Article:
Winning in the NBA is a process, not an event, and the latest witnesses to that fact are the Orlando Magic, who, in spite of some spirited and quality play are sitting on just one win against four losses in the standings. Their record is no indication of their play.
Their first game was against the Washington Wizards, who are presently 3-1 and who made it to the second round of the playoffs last year. John Wall and Bradley Beal, one of the league’s best backcourts, lead them.
Orlando either led or was tied with the Wizards for almost 21.5 minutes, and held the lead late in the game. But their last points came when Tobias Harris put them up 87-82 with 2:00 left to play. Going scoreless the last two minutes is usually fatal in a tight game.
John Wall put the Wizards up 88-87 with 13 seconds left, and Harris missed the shot on the timeout, the Magic got the rebound, but Nikola Vucevic also missed the 19-foot jumper that followed.
Orlando’s second outing came against the Oklahoma City Thunder, owners of two of the five best players in the world: Russell Westbrook and Kevin Durant.
It was one of the most spectacular games of the season. Orlando led by as many as 18 points and for 46:32 of the double-overtime thriller, but Oklahoma City still snuck out with the win. The Thunder managed to put together an impressive 42-24 fourth quarter to come back and tie things up. Westbrook hit a 35-foot three-pointer with one second left to send the game into its first overtime.
And now it was the Thunder’s turn to lead and Orlando’s chance to stage a comeback. The first OT ended with Victor Oladipo knocking down a three-point shot to tie things up at 126 and send the contest into its next extra frame. The Thunder built a slight lead, until with 7.0 seconds left, Harris knocked down a pair of free throws to cut it down to two. Westbrook split the freebies, and the lead was three.
Evan Fournier and Oladipo both had a chance at a game-tying three. Durant blocked both of their shots, and the Thunder won.
The Magic’s third game came against the Chicago Bulls, and this one was in Chicago’s control for most of the game. But Orlando fought back and cut the lead to three with 15 seconds left. Butler made a pair at the stripe. Then Oladipo connected with Fournier for a four-foot shot that cut it back to three. The Magic were forced to foul Derrick “One Eye” Rose, who made both his free throws and the game was more or less over.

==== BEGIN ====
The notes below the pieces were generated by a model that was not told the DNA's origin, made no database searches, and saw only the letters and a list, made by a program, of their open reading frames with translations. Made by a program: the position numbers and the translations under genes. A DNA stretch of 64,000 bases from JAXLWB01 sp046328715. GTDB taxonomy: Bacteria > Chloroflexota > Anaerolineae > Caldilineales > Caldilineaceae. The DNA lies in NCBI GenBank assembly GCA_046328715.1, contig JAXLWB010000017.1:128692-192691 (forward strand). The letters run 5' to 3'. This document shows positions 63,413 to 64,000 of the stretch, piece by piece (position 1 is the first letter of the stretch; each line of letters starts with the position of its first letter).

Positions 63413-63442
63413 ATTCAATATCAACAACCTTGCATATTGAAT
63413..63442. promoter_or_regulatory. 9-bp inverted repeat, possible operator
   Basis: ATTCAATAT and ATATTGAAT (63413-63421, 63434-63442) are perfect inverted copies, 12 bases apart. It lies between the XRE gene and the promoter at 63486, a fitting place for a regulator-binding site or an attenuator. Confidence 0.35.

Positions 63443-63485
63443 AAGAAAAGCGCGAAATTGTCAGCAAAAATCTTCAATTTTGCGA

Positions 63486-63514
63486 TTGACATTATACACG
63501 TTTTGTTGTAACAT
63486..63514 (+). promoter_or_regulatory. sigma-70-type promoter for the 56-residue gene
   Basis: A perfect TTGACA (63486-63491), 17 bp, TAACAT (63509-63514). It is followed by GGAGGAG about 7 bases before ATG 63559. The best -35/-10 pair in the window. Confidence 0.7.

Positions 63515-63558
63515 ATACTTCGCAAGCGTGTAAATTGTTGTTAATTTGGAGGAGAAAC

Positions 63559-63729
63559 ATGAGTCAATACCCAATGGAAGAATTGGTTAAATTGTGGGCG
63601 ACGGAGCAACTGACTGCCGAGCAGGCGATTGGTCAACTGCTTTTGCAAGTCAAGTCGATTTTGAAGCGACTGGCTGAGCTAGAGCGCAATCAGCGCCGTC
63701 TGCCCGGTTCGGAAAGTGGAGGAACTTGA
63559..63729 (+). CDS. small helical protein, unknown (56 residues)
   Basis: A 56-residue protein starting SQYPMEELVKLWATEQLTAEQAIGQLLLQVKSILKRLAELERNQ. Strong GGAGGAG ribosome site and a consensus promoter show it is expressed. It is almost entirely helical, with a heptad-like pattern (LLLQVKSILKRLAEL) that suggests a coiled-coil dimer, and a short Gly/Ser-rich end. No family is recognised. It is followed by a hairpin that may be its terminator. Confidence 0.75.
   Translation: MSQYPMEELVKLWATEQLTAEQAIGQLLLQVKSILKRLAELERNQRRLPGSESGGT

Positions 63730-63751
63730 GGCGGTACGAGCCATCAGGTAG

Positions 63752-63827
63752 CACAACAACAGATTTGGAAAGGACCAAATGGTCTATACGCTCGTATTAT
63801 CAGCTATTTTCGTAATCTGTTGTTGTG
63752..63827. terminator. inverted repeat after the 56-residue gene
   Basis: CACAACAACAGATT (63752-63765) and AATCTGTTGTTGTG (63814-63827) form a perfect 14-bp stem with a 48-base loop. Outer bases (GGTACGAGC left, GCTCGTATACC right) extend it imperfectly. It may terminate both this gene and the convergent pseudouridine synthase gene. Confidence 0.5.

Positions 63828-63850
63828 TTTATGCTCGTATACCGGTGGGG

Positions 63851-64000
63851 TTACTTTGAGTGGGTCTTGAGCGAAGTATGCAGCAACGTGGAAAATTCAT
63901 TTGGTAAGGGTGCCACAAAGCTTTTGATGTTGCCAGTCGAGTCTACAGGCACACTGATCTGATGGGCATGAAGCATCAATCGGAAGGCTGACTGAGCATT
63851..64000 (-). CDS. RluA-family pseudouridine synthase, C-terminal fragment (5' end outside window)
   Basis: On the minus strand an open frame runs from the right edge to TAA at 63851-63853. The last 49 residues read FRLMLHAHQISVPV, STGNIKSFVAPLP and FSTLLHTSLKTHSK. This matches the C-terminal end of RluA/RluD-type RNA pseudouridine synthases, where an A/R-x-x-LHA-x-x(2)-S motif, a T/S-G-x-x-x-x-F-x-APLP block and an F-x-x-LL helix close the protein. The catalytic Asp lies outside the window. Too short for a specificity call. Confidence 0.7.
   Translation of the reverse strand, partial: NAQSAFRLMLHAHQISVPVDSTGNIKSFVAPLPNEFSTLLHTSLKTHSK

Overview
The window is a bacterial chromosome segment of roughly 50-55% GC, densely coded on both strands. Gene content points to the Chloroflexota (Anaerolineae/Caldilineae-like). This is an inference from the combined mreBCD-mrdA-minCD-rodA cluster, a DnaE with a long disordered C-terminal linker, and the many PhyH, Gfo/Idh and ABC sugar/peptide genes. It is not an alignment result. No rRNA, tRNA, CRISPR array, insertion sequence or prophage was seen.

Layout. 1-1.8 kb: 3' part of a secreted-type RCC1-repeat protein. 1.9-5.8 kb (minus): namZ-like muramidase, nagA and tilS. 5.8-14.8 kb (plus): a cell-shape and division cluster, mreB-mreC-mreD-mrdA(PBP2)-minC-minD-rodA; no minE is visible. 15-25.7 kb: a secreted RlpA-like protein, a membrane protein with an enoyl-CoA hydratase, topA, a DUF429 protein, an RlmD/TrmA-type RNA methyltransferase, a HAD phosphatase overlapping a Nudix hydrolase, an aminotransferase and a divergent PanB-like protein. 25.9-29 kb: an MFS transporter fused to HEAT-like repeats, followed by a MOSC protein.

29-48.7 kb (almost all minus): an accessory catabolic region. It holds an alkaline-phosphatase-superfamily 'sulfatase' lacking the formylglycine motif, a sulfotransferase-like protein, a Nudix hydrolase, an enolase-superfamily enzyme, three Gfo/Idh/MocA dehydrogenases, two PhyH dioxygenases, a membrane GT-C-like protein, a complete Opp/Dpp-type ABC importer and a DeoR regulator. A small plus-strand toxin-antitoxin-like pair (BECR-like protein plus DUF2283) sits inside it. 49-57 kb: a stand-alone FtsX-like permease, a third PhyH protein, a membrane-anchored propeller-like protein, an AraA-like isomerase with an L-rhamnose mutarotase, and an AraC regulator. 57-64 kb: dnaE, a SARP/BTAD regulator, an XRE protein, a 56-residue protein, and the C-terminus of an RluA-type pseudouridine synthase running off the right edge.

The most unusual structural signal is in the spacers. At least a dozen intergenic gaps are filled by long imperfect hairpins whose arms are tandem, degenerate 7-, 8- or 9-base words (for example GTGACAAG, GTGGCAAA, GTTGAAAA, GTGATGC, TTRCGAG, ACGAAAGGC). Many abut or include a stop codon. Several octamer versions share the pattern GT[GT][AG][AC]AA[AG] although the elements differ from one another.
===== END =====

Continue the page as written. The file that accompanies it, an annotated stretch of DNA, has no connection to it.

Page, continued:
The Magic’s next foe was the New Orleans Pelicans, and it was the only game that wasn’t much of a contest. The Pelicans were in the Western Conference playoffs last year and have arguably one of, if not the best player in the world. The Magic won by nine, led by all but two minutes of the game, and the margin never got closer than seven points in the last quarter.
Finally, Orlando went to Houston where they played another overtime game. The Houston Rockets are another contending team who went to the Western Conference Finals last season. Fournier hit a pair of freebies with one second on the clock to send it to the extra frame. The Magic struggled in overtime, though, scoring only four points, and the Rockets pulled away to win, 119-114.
All four of Orlando’s losses have two things in common:
- They were all against teams that were in the playoffs last year and/or are contenders this year. Their lone win was also against a playoff-caliber team.
- In each of their losses, the Magic were within one score in the last 10 seconds of the contest.
It’s hard to say that it’s OK to feel good about a 1-4 record, but if anyone can, it’s the Magic. Winning in the league is a process, but it’s a team at the end of the process. The start of it is learning to play in the NBA, and the Magic have shown they can stick with the Association’s best. The next step in that process is learning how to sink those shots and turn those “Ls” into “Ws,” but they’re at the point where they can take that step. Their play bears that out.